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Inspired by wife and daughters’ faith, Ewan McGregor directs first movie

Ewan McGregor and Dakota Fanning star in his debut as a director, American Pastoral

Inspired by wife and daughters’ faith, Ewan McGregor directs first movie

You'll see a lot of the Scottish star in the next few months, as American Pastoral, Trainspotting 2 and Beauty and the Beast arrive in cinemas

Inspired by wife and daughters’ faith, Ewan McGregor directs first movie

It’s a toss-up whether he or Sir Sean Connery is the best-known Scotsman in the world, but Ewan McGregor is proud that his movie-making debut as a director is in a Jewish story.

With good reason: his wife and four daughters are Jewish, and he was able to channel his experience of their faith on to the screen.

The film is adapted from Philip Roth’s Pulitzer Prize-winning 1997 novel about a seemingly happy and successful all-American family man – “Swede,” played by McGregor – whose daughter turns into a terrorist.

“I am very proud this is my first Jewish story. I am married to a Jew. My children are Jews,” he says. “For me, that was a really beautiful part of (making the film) that I am very proud of. I was able to bring all my experience of that faith on to screen at last.”

McGregor previewed the film in London recently, followed with an on-stage Q&A with Danny Boyle, who has just directed him in T2 – The Trainspotting sequel. McGregor, who will also be seen in Beauty and the Beast in a few weeks, appreciated Boyle’s enthusiastic to his film.

The mutual admiration wasn’t always so. In 2000, when Leonardo DiCaprio was cast as the lead in The Beach, McGregor was hurt. He had given brilliant performances in Boyle’s Shallow Grave (1994), Trainspotting (1996) and A Life Less Ordinary (1997) and felt he was a core part of the creative team.

He says that grievance is now in the past, “but it took a long time for it to be in the past. It wasn’t just about The Beach. It’s deeper than that in the way it was handled.

“I felt very much like his (Boyle’s) actor and I felt very involved: part of this new piece of British cinema.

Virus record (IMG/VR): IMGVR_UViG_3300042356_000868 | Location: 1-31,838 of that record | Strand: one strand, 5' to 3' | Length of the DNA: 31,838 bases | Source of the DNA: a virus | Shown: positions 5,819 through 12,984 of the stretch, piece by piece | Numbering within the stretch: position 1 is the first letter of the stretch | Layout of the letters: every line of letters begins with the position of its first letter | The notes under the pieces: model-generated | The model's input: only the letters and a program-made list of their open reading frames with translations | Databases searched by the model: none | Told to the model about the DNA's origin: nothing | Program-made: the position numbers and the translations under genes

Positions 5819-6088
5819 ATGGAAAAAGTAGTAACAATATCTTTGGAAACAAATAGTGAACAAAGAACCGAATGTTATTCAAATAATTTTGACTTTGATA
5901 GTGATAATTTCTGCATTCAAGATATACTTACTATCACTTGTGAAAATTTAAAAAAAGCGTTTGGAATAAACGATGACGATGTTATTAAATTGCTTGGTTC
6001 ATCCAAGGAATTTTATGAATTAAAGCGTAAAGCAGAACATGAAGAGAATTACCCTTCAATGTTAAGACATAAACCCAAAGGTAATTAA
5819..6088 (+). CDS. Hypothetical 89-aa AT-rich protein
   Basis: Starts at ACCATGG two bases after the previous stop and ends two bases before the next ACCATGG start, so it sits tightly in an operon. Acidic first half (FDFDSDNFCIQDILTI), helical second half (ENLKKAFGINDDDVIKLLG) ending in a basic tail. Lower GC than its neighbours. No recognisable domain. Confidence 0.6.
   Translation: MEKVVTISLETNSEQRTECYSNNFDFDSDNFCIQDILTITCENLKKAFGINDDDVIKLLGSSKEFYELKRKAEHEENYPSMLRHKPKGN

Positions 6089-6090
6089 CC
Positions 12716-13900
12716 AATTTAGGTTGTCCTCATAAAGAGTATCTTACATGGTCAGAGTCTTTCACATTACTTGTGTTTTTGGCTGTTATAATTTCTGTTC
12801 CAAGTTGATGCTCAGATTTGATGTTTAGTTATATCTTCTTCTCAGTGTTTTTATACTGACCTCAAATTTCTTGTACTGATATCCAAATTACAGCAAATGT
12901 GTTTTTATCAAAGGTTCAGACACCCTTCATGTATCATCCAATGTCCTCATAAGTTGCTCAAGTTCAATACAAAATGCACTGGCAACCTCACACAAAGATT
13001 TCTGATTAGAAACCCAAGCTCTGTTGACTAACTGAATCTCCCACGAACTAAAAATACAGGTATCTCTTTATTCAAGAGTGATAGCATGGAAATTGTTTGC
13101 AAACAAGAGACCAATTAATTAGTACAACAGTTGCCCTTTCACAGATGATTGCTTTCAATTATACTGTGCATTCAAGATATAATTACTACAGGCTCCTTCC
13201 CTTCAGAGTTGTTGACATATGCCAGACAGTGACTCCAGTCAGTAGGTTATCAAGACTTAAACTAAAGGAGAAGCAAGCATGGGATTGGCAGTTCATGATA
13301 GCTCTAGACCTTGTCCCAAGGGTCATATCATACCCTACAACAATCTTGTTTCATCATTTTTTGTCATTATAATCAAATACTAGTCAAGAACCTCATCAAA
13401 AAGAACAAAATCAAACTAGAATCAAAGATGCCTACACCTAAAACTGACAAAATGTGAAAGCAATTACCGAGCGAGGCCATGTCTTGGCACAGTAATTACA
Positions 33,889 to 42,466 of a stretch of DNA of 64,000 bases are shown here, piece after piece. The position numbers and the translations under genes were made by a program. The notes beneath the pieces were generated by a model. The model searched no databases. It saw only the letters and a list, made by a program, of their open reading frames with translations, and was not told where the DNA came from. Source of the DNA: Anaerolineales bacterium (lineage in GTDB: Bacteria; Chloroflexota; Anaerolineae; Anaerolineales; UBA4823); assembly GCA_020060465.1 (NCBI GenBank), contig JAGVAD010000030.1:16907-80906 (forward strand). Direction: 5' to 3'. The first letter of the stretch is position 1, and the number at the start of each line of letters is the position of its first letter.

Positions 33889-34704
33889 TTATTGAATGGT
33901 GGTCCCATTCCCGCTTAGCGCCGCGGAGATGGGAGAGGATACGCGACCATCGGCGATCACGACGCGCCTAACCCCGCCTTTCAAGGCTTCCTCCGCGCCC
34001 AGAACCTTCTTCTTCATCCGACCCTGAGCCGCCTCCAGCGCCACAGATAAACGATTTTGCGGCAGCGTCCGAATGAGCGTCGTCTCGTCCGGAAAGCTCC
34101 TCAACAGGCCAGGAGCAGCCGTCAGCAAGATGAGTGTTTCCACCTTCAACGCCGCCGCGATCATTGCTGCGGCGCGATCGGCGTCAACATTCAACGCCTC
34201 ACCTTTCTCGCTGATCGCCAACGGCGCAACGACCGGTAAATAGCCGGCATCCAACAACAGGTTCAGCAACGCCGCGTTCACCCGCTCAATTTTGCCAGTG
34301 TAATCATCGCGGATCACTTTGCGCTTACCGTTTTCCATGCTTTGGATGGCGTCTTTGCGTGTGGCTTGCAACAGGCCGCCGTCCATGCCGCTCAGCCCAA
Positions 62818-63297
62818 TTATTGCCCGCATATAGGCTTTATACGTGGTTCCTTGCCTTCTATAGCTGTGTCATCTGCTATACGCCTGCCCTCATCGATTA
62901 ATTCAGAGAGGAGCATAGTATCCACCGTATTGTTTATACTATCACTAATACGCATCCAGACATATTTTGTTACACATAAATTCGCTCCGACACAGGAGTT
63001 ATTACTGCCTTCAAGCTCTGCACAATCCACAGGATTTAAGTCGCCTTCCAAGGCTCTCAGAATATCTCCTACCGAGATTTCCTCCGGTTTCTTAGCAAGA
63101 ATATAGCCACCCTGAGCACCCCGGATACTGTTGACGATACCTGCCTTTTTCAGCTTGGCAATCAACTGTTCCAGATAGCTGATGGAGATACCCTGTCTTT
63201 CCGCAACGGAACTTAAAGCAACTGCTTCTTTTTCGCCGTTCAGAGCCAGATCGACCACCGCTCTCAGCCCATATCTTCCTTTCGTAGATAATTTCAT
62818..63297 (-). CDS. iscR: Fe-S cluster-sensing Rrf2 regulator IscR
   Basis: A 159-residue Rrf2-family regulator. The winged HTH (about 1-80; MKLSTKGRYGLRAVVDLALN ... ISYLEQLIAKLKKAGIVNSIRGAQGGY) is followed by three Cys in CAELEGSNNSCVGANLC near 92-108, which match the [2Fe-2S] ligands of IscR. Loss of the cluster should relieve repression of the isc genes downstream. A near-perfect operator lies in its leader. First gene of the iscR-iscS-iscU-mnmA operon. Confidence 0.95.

“It was a lot to put behind us and it has taken 20 years to do it. It’s a great shame we didn’t work together for all these years.”

Now they have: McGregor began playing Renton in T2 the day after he finished on American Pastoral. “I loved it,” he enthuses. “It was great after having this directing experience to go back and work with one of my favourite ever directors.”

Trainspotting moved at the frenetic pace of the Iggy Pop music that accompanied McGregor’s delirious dashes through Edinburgh streets.

The actor warns the tempo of T2 is in keeping with the more advanced age of its protagonists. “We didn’t try to remake Trainspotting. It has its own rhythm and unique pace and energy which is not the energy of 20-year-old people. The characters are no longer 20-year-old people.”

McGregor makes shooting T2 sound like the perfect pick-me-up after American Pastoral. He relished his experience but acknowledges it was exhausting. As well as directing, he appears in almost every scene.

“I am serious about my work. I took it very seriously. There was a lot of money at stake. There was reputation at stake, my own.

“I was going to be standing in front of a professional film crew and professional actors, all of whom I admire. I didn’t want to fail – to mess it up and make a crap film. I woke up to that responsibility heavily every morning.”

He wants to direct again – to make a low-budget feature with unknown actors in Scotland.

“I’d like to find a very contemporary story with young people. I’d like not to be in it. I’d like to have less money and a shorter space of time. I think maybe it should be a young urban romance.”

He agrees Scotland has struggled to compete with others part of Britain in attracting film production. The country doesn’t have its own purpose-built studios.

“We’ve got really great technicians in Scotland, on a par with anywhere else in the world I’ve worked. Also, we’ve got extraordinary scenery and cities – an awful lot to offer,” he says.

“I can’t see that it would be anything other than a benefit to have a film studio in Scotland. We end working in old factories. For film-making, it’s not ideal. If it’s raining you have to stop shooting. If a plane goes overhead or a lorry goes by, you have to stop.”

At the same time, he’d be reluctant to argue for public money to be spent on a film studio rather than on, say, the health service.

Ewan Gordon McGregor

Born 31 March 1971, age 45

Perth, Scotland

Lives Los Angeles

Wife Eve Mavrakis, production designer, married 1995

Children

Clara Mathilde McGregor (1996)

Esther Rose McGregor (2001)

Jamyan McGregor (2001, adopted from Mongolia in 2006)

Anouk McGregor (2011)

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